Egypt will be taking part next February in a new round of negotiations to create Africa’s largest free-trade zone, covering 26 countries in an area from Cape Town to Cairo, an Egyptian official said Thursday.
Sayed El-Bous, adviser to Egyptian minister of trade, told reporters Thursday that establishing an African free-trade zone aims to boost the volume of intra-trade as well as joint investments between the 26 countries in the continent. It shall serve the African countries’ efforts to achieve economic development.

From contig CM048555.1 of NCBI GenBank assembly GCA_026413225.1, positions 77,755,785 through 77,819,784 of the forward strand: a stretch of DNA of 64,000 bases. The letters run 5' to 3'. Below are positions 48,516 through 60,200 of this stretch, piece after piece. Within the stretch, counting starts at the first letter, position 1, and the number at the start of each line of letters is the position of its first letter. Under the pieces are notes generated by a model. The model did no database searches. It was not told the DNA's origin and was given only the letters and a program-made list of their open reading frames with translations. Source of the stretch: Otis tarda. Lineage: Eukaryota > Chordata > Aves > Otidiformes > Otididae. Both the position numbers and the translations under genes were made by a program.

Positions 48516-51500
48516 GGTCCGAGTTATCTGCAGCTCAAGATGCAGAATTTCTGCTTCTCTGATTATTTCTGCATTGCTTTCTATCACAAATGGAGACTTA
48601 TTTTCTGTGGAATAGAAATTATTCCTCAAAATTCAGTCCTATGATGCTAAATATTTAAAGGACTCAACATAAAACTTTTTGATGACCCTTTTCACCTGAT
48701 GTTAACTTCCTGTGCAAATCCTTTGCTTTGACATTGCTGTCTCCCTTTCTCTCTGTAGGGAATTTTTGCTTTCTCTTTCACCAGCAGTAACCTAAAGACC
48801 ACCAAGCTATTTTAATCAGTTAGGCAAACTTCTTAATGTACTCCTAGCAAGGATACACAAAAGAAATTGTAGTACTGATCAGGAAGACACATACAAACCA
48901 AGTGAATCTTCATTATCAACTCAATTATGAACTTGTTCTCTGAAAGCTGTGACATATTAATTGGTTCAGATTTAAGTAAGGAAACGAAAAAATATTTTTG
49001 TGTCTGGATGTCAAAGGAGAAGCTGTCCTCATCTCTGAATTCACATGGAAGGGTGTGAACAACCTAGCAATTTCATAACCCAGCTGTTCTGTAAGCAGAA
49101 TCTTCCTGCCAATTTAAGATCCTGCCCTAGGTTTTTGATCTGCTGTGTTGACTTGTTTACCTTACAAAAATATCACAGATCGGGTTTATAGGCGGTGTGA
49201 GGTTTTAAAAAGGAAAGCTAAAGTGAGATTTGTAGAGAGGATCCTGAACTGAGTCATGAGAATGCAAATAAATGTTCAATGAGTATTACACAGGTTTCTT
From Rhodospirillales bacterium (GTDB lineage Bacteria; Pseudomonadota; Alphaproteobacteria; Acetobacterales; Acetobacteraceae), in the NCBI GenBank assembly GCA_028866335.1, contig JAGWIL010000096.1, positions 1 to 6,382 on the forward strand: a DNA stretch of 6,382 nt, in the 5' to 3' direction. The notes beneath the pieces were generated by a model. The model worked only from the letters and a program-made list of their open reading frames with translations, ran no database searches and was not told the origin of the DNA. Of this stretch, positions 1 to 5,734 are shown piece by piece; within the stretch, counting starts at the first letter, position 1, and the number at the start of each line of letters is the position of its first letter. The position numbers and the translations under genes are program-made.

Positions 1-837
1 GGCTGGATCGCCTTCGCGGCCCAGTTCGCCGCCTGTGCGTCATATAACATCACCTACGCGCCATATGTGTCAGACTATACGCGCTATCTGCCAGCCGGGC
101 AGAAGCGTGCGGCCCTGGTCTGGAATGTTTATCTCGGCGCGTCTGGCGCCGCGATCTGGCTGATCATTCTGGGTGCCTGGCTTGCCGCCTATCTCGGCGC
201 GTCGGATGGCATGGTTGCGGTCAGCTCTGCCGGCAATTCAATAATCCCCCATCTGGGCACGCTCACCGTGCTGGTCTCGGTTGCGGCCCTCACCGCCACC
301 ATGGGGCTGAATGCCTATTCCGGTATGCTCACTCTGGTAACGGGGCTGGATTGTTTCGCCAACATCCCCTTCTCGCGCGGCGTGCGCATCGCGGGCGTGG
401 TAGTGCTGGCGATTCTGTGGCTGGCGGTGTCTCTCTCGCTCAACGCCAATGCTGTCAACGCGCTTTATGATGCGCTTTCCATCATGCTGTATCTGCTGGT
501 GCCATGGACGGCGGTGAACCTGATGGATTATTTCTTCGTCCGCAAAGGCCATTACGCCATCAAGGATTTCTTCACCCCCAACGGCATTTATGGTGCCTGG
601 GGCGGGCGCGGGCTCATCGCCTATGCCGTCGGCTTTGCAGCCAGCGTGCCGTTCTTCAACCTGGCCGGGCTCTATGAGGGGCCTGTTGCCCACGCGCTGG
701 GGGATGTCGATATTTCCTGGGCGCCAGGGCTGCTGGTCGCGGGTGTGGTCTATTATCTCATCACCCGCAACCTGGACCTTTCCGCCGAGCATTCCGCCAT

The agreement to merge Africa’s three giant economic blocks signed by Egyptian President Abdel Fattah al-Sisi and leaders from 20 African states in Cairo in June 2015 represents a cornerstone for the success of the African free-trade zone talks, he added.
Last June, Sisi and African leaders pledged to create a free-trade zone across half of the continent by 2017, a bold commitment to dismantle long-standing hurdles to investment in the fast-growing but fragmented region. The zone aims to ease the movement of goods across member countries which represent more than half the continent’s GDP.
The three existing zones are the East African Community (EAC), created in 2000; the Southern African Development Community (Sadc); founded in 1980; and an overlapping Common Market for Eastern and Southern Africa (Comesa) that also took shape in the 1980s.